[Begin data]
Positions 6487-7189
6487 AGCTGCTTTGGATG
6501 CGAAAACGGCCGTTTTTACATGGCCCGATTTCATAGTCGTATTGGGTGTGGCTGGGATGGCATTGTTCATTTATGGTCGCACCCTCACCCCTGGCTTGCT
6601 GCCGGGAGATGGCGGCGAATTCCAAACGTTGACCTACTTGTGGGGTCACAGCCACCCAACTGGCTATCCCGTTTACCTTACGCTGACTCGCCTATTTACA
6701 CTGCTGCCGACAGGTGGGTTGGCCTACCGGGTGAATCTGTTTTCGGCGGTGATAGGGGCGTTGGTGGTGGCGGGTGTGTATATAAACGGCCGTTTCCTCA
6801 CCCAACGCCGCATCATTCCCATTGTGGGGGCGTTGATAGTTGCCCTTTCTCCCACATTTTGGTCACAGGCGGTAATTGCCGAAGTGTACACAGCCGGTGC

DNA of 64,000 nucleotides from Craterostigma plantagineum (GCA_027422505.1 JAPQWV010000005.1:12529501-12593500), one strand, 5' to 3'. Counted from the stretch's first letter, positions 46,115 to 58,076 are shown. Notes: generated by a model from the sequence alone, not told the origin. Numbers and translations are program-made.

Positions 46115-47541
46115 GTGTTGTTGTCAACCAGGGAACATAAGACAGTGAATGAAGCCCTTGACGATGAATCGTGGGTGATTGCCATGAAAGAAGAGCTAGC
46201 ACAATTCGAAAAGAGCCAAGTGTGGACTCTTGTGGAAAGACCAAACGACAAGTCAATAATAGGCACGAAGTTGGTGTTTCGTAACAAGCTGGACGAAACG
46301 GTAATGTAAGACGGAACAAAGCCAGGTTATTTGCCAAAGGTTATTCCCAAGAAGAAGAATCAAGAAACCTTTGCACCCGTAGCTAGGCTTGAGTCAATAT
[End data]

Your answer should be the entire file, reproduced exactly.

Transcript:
Positions 6487-7189
6487 AGCTGCTTTGGATG
6501 CGAAAACGGCCGTTTTTACATGGCCCGATTTCATAGTCGTATTGGGTGTGGCTGGGATGGCATTGTTCATTTATGGTCGCACCCTCACCCCTGGCTTGCT
6601 GCCGGGAGATGGCGGCGAATTCCAAACGTTGACCTACTTGTGGGGTCACAGCCACCCAACTGGCTATCCCGTTTACCTTACGCTGACTCGCCTATTTACA
6701 CTGCTGCCGACAGGTGGGTTGGCCTACCGGGTGAATCTGTTTTCGGCGGTGATAGGGGCGTTGGTGGTGGCGGGTGTGTATATAAACGGCCGTTTCCTCA
6801 CCCAACGCCGCATCATTCCCATTGTGGGGGCGTTGATAGTTGCCCTTTCTCCCACATTTTGGTCACAGGCGGTAATTGCCGAAGTGTACACAGCCGGTGC

DNA of 64,000 nucleotides from Craterostigma plantagineum (GCA_027422505.1 JAPQWV010000005.1:12529501-12593500), one strand, 5' to 3'. Counted from the stretch's first letter, positions 46,115 to 58,076 are shown. Notes: generated by a model from the sequence alone, not told the origin. Numbers and translations are program-made.

Positions 46115-47541
46115 GTGTTGTTGTCAACCAGGGAACATAAGACAGTGAATGAAGCCCTTGACGATGAATCGTGGGTGATTGCCATGAAAGAAGAGCTAGC
46201 ACAATTCGAAAAGAGCCAAGTGTGGACTCTTGTGGAAAGACCAAACGACAAGTCAATAATAGGCACGAAGTTGGTGTTTCGTAACAAGCTGGACGAAACG
46301 GTAATGTAAGACGGAACAAAGCCAGGTTATTTGCCAAAGGTTATTCCCAAGAAGAAGAATCAAGAAACCTTTGCACCCGTAGCTAGGCTTGAGTCAATAT